“Spy Game,” directed by Tony Scott (“Crimson Tide,” “Enemy of the State”), has one major flaw the majority of the film feels like an explanation, not a story. The opening scene shows Tom Bishop (Brad Pitt) as a doctor working in the Su Chou Prison in China. But then we learn he is an American spy when he is caught, beaten and set to be executed the following day. Meanwhile, at CIA headquarters in Washington D.C., Nathan Muir (Robert Redford), an extremely talented agent, is ready to call his career quits and retire to the warm and sunny beaches of the Bahamas. This little introduction is very engaging, but then up until the very end, the audience may find itself waiting through the numerous flashbacks that are used to explain the entire plot.
Suddenly under CIA scrutiny, Muir realizes that his cohorts suspect his past involvement with Bishop and its connection to Bishop”s current plight. His capture also occurs at the most inopportune time, because the Republican administration is ready to secure foreign negotiations with China after the Cold War, and an act of espionage would just not look good, to say the least. After realizing there is a crucial link between Muir and Bishop, Muir”s knowledge of the event and his following decision to postpone his retirement, build virtually all of the suspense for the entire film.
When the supposedly suspenseful and action-packed scenes explaining Muir”s past discovery and training of Bishop pale in comparison to Muir”s handling of the event back at headquarters, one finds that regardless of the importance of their past, it is more exciting to watch Redford cleverly dodge accusations and scrutiny from his co-workers. Redford plays his part excellently, however, and Muir”s wit and cunning never fail to impress viewers. Pitt plays his part well too, but unlike Redford, his character is not explored in depth.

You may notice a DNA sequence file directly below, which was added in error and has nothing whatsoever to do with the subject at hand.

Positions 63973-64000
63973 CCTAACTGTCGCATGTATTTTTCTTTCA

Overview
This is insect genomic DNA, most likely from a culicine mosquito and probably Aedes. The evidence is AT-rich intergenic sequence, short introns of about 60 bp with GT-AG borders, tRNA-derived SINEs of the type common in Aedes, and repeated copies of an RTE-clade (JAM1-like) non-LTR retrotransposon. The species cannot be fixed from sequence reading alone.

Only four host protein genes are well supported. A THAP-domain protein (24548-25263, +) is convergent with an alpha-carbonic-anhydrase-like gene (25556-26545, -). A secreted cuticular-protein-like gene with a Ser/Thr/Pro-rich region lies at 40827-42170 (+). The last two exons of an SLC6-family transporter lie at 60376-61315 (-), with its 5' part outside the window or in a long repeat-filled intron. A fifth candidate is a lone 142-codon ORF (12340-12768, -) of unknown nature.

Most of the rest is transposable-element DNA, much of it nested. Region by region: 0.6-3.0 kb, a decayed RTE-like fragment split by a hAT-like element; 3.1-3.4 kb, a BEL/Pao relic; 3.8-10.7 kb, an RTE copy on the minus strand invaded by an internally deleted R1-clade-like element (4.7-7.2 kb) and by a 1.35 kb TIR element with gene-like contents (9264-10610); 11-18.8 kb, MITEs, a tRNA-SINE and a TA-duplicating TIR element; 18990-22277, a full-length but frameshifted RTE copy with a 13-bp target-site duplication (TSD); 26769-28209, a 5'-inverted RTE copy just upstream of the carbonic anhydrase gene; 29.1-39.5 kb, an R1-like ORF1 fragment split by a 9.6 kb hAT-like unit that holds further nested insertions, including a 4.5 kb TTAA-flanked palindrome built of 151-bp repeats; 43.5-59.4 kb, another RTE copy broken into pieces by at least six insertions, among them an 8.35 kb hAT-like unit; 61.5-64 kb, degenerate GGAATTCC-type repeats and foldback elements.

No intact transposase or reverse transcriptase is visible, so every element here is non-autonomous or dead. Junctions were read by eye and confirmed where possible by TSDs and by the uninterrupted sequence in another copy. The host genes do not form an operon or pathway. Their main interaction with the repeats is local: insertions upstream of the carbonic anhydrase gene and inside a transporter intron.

Despite great acting and a good premise, the entire set-up of the plot seems a bit loose and disjointed. The series of flashbacks explaining Bishop”s work as a spy and his past completion of the various operations given by Muir involving rescue attempts in Germany before the collapse of the Berlin Wall and Lebanese occupation in Beirut eventually lead up to Bishop”s encounter with Hadley (Catherine McCormack), a first aid worker at the Beirut camp.
By this time, when you are trying to make sense of the events thus far, sometimes with little background information (i.e. you might feel lost if you don”t know about Lebanon), you realize these events will inevitably somehow lead up to Bishop”s capture in China. With this in mind, along with a saturation of historical events, you may simply lose interest the only redeeming aspect being Muir”s decisions and adeptness back at home.
It”s too bad the majority of the film befuddles viewers in all these past events when the heart of the story lies in Muir”s decision to save Bishop. One may be left wanting to see more of Bishop in his current state, not in all his past experiences.
Also, Muir”s motivation to postpone retirement for one last operation to save his old student is not as convincing as it could be, thus weakening the persuasiveness of their friendship. The ending pulls everything together, but perhaps not in the most effective way.